Tatanka Museum - Deadwood - South Dakota - Not a massive museum by any stretch but one that needs to be visited for any person wanting to know how the plains tribes were able to survive thanks to the bison. They killed only what they needed, using every single part of the animal - nothing went to waste. White hunters coming in, killing the bison for their hides helped with the eradication of the native people. Their source of meat and clothing was gone, left to rot on the prairie. This museum pays homage to that and the bison themselves. 

Adams House Museum - Deadwood - South Dakota - Came across this when researching places worth a visit and it looks like a nice little place to take a step back in history for a couple of hours, so plan on having a nose round while in Deadwood. 

Wonderland Cave - Deadwood - South Dakota - If there was time I'd love to add a visit to the caves at Wonderland, however I'm not sure we will be able to squeeze them in but they are most definitely on the 'maybe' list.

Wounded Knee - South Dakota - There is no visitor centre here, not museum, just a road leading to a gateway, leading into a cemetery honouring the 300 or more native people massacred one cold December day in 1890. According to Blue Coat reports the Indians attacked first - odd then that they lost more than 300 people, the blue coats just 25. This was a massacre, pure and simple. It's not a tourist attraction and I don't think should be treated as one. It may even be wrong of me to want to visit, but it's somewhere I have always wanted to go for as long as I can remember. 

Mount Rushmore - Keystone - South Dakota - Now, whether you agree with the place or not, it's got to be somewhere to visit if you're in the area. I got there just as it was closing on my whistle stop tour so literally had about 5 minutes to take photos. There was no chance to find out how they managed to pull of such a work of art (I don't agree with it per se but do have to agree that it is art and is a pretty marvelous achievement in the grand scheme of things). It's part of American history and culture and is a must-stop place.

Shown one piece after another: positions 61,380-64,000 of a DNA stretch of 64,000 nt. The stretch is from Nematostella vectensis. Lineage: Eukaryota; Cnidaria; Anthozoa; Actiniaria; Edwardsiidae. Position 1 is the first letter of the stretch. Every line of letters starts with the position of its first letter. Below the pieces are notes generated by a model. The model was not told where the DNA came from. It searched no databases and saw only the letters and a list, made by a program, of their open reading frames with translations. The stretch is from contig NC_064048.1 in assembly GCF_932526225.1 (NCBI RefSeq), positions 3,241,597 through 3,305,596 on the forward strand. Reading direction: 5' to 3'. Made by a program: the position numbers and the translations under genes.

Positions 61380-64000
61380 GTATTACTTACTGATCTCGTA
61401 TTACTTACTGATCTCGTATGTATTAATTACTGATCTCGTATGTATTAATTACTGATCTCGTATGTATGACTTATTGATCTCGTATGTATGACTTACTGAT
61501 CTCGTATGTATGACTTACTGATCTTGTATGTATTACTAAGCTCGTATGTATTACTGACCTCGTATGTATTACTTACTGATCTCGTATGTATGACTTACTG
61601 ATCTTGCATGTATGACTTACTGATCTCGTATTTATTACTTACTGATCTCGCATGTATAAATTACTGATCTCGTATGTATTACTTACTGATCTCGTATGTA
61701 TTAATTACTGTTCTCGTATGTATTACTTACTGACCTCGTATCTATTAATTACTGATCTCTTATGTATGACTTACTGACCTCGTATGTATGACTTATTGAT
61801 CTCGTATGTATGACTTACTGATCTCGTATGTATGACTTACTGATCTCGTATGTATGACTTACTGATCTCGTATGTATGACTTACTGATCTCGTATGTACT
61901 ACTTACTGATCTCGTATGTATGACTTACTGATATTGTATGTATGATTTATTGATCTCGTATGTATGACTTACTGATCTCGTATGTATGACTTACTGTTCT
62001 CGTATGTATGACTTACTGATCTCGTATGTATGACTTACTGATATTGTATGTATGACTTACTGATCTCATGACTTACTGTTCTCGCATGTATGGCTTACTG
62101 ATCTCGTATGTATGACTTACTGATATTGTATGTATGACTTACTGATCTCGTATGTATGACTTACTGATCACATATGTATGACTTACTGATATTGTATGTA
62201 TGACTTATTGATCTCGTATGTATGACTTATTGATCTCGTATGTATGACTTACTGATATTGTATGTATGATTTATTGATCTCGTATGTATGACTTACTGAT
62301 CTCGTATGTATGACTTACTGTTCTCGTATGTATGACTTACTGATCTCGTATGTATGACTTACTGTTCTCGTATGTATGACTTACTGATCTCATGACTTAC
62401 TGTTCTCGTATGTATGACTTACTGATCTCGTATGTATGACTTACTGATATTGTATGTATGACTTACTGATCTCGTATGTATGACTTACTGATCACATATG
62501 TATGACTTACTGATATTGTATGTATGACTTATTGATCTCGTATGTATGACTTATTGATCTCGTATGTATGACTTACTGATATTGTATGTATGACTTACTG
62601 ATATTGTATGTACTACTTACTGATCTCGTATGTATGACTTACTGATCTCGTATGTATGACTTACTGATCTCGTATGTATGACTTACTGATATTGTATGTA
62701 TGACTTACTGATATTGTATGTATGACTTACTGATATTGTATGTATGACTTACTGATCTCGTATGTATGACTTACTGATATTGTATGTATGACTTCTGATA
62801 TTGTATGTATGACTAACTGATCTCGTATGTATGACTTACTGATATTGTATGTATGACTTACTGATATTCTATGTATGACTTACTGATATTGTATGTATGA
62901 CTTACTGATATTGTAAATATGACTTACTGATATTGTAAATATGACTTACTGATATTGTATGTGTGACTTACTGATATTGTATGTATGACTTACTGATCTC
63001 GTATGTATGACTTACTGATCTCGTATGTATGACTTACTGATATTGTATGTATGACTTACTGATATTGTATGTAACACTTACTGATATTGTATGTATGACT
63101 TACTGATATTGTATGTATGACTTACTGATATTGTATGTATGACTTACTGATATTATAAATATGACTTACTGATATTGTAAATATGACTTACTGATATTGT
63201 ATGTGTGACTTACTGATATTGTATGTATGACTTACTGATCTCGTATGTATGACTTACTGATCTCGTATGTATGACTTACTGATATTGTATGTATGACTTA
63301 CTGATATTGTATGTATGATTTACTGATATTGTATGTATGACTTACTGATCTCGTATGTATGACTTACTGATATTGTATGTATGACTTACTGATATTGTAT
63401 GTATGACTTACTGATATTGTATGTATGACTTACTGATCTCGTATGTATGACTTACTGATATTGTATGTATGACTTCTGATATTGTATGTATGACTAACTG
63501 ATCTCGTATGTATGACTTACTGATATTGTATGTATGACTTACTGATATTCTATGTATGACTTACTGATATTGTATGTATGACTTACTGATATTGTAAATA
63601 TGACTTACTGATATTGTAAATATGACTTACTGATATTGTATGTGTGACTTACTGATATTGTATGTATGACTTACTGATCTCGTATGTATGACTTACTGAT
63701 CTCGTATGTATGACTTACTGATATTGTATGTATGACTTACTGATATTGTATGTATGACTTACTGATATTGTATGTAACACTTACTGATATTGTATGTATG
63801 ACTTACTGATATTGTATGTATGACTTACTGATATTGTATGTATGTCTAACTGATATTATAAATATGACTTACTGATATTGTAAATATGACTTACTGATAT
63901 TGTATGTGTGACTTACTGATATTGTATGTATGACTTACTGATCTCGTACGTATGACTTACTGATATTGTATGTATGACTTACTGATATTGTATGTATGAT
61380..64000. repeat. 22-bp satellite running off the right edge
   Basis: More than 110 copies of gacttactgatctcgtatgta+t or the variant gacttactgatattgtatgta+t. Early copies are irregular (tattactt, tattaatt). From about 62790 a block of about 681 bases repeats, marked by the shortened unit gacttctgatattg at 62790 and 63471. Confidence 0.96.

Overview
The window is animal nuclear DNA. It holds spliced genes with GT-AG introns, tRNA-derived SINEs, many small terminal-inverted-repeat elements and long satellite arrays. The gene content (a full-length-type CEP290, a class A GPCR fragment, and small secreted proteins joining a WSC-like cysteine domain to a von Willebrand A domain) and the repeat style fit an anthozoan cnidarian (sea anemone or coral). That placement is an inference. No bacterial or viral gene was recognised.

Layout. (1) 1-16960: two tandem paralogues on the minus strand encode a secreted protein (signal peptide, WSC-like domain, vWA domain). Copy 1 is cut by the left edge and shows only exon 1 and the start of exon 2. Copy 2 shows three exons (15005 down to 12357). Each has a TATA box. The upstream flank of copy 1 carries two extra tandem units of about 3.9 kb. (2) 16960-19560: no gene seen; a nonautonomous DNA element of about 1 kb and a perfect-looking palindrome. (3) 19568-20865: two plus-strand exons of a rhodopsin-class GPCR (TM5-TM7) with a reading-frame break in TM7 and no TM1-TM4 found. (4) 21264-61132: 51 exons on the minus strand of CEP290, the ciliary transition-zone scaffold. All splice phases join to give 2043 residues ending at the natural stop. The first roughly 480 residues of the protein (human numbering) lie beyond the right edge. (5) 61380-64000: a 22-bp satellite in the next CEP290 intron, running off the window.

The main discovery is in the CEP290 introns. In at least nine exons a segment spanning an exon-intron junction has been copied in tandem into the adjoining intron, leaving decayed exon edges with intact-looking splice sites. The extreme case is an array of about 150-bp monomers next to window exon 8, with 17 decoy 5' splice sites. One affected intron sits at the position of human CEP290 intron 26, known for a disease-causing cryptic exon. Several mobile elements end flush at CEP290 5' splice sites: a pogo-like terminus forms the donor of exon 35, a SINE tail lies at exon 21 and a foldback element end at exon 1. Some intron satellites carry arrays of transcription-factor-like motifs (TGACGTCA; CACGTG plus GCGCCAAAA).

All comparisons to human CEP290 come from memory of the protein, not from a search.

Needles Highway - SD - I came across this just a few months ago whilst looking for something completely unrelated (so much so I wasn't even looking for places, or anything to do with America). When it popped up I had a google and thought it looks like a great place to add to the trip; we should get some stunning landscape and scenery photographs from it. As it's not taking us out of our way at all and is in fact perfectly situated between 2 stop points for us, it's a definite on the list of things we will do. 

Wind Cave National Park - South Dakota - Another place it would be great to stop at and explore, but only if we can find the time. It's not on the priority list, but is a definite on the 'maybe' list. 

The Badlands - SD - I'll be completely honest, the thought of the amount of rattlesnakes slithering around in The Badlands does make me somewhat nervous (as with the bears and wolves, would love to see one to photograph but don't want to be close enough in any way to be struck). However, have you see photo's the amazing landscapes in the Badlands? This place is just amazing. Flat grass prairies to suddenly split apart to reveal ravines of greys, creams and pinks. Hoodoos and stacks rising out of the ground creating an almost lunar landscapes. Birds of prey flying free, circling overhead waiting for that moment they can swoop down to collect their dinner. I want to do the whole Badlands Loop, stopping at every point we possibly can as we do so. I think I might need more than one memory card for Badlands Day. 

Wall - SD - Anyone who has an interest in western american history will have heard of Wall, famous for it's drug store (so I believe). I'm not sure it's anything to get really excited about, but it is another part of living history and somewhere that needs to be visited so it can be ticked off the map. 

Rapid City - South Dakota - Our arrival in Rapid City will signal the end of what I hope will have been a bloody amazing road trip. It is really this is just an over-night sleep stop where we can grab some breakfast the following morning before heading home later in the day.